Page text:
By Applaudo Studios




Creating winning proposals

Learn how to create winning proposals with these valuable tips.

Everybody has an opinion on how to make a winning proposal. So, today we’ve put together this informative post about how to create winning proposals, complete with valuable tips that the Applaudo Sales Team puts into practice whenever working on an important deal. 

Before we get started, it is very important to fully understand what’s the purpose of the proposal. A proposal is not a pitch deck nor an information packet, a proposal should serve as a tool to make a compelling case that leads to a sale. Now that we have defined this, let’s get started!

1. Sync with your team and brainstorm a tailored approach

Every client is its own world, and it is most likely that you’ll need to work with additional team members in order to create a tailored approach for your proposal. Of course, these actors may vary depending on the service or product you offer. Have a meeting with the team that has been involved through the lifecycle of the negotiation to collect their insights and delegate specific deliverables for your proposal. 

If you’re using a boilerplate for your proposal, make sure you thoroughly review what can be reused and what needs to be created from scratch and customize it to match the client’s own situation you’re presenting to. 

2. Is my proposal good enough and compliant with what my client needs? 

Every time you’re creating and presenting a new proposal, ask yourself the following questions:

  • What does this client know about our company product/services?
    This will lay the foundations to the approach you should take in your proposal if it should be informative about your services or if you can just throw out there your solution right off the bat. 
  • Is there a specific format or template to present my proposal?
    This is important when working with RFPs, if you’re not abiding to the guidelines laid out by the procurement team, your proposal is definitely going to be rejected.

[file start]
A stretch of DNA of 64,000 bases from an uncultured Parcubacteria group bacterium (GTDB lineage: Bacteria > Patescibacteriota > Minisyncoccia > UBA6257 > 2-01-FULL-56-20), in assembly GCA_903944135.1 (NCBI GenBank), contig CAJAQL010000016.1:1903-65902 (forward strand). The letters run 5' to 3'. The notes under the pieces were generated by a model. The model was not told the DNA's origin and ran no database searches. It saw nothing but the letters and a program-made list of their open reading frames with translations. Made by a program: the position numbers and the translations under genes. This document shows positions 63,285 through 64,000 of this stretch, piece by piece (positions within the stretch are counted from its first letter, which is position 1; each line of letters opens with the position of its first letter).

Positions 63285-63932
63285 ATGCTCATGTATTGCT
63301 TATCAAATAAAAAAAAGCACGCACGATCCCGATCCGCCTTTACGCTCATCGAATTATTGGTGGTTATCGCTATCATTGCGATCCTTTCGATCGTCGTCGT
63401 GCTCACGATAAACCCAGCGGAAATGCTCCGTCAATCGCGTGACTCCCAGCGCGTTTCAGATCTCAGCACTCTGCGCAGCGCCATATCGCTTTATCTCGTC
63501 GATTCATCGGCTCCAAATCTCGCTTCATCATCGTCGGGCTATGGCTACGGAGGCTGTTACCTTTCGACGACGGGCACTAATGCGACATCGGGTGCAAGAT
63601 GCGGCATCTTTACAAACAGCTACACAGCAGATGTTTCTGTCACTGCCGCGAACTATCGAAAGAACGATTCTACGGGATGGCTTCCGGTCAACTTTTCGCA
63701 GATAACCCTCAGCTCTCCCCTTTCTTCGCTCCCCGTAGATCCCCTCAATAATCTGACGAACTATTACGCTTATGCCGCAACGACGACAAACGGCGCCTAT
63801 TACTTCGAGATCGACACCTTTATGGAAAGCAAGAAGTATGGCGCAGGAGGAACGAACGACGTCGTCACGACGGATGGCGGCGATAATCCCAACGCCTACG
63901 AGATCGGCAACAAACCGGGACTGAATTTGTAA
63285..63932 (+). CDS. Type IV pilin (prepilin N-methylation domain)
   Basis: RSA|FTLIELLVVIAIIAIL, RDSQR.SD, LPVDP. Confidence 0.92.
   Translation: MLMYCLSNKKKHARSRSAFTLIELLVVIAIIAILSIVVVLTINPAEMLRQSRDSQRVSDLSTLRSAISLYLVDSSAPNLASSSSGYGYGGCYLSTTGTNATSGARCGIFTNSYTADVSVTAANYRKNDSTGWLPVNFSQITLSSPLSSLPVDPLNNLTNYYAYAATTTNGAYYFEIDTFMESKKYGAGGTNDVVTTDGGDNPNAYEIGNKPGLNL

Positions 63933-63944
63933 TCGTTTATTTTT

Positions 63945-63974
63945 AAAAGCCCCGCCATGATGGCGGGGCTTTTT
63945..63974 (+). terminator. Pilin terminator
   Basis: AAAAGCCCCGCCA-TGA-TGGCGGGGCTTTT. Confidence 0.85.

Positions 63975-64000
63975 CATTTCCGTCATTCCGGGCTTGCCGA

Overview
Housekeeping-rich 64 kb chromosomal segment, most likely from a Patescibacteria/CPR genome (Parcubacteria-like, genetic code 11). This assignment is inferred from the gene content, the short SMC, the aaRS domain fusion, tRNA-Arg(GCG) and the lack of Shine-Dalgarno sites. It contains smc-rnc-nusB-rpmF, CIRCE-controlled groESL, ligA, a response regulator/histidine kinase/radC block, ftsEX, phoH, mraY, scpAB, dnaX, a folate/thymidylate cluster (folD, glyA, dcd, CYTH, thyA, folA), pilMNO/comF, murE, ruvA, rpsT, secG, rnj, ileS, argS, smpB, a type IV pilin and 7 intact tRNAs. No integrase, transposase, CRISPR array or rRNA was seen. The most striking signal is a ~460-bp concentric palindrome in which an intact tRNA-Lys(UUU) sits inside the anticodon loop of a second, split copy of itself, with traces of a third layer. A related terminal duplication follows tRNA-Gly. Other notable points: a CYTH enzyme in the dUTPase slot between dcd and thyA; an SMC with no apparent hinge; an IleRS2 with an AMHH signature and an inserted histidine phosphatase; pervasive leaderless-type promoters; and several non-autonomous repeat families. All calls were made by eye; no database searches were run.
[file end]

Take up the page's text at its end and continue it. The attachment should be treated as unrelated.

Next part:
• Does the proposed solution make sense and provide value?
    You can probably miss one item from the list above, but if your proposal does not present a reasonable way to solve your customer need, then you have a problem. 

3. Understand your audience decision-making power 

Is this proposal going to be delivered and reviewed by an executive assistant, a C-level executive, or the end-user of the product/service you offer?

Keep in mind that this group of people is the one who will determine if your proposal is rejected or approved. Having stakeholders with different backgrounds in the audience can become a bit challenging, that’s why you gotta do your homework and understand what their areas of interest are and more importantly describe in a clear way within the proposal how your product/service solves their specific problems for each of the areas they represent. 

 4. Don’t underestimate the power of visuals

An important chunk of our learning comes through visual aids, regardless of which of the 4 different types of learners you are (Yes! There are 4 types: Visual, Auditory, Kinesthetic, Reading/Writing learner). And while trying to make an impact with your stakeholders, visuals can be a great asset because of the following:

  • Visuals help store information longer
  • Aid for better comprehension
  • Drive motivation
  • Act as stimulators for emotions and drive decisions (This is my favorite)

So next time you’re afraid your proposal has too many letters and long paragraphs, take a few minutes to digest that information into a cool infographic, presentation, or a nice diagram. 

5. Transform into a rigorous editor

Appearance is truly important, so even though this is obvious, there should be no grammatical errors and little to no typographical errors. I’ll tie up this with tip #1 stated above. If you’re using a boilerplate, be extremely careful to edit any passages that may contain the names of previous clients for which the template was used in the past. Trust me, I’ve seen proposals thrown away and being disqualified from a purchasing process because of this. 

Make sure your Sales Manager or an experienced peer can review the proposal in order to minimize errors and as well to collect their feedback in order to improve the content of your proposal. I’ve found it very helpful to have an extra pair of eyes going through the proposal before firing it up to your client. 

And that’s it! I hope these tips are helpful for future negotiations and proposals presentations. There’s no secret poison that will make you create world-class proposals from one day to another, it will require a lot of practice, dedication and, why not, a couple of mistakes. 

As Applaudo Sales Team, we’re always looking forward to more tips on how to create winning proposals. If you’ve got something to add, please do share it with us. Just send it to, I would love to hear your thoughts!

About the author

Andrés Alvarado

Andrés has over +9 years of experience in Sales and has worked in B2B and B2C Sales for different industries. He’s currently an Account Executive at Applaudo Studios.

Current Time


Calle La Reforma, C.C Plaza San Benito, local 1-3 San Salvador, SLV

Current Time


C701 Brazos Street. Suite #1600 Austin, TX 78701, US

Current Time


128 S Tryon St, 21st Floor Charlotte, NC 28202

Current Time


Cerro Colorado 5030, of. 309 Las Condes, Santiago de Chile, CHL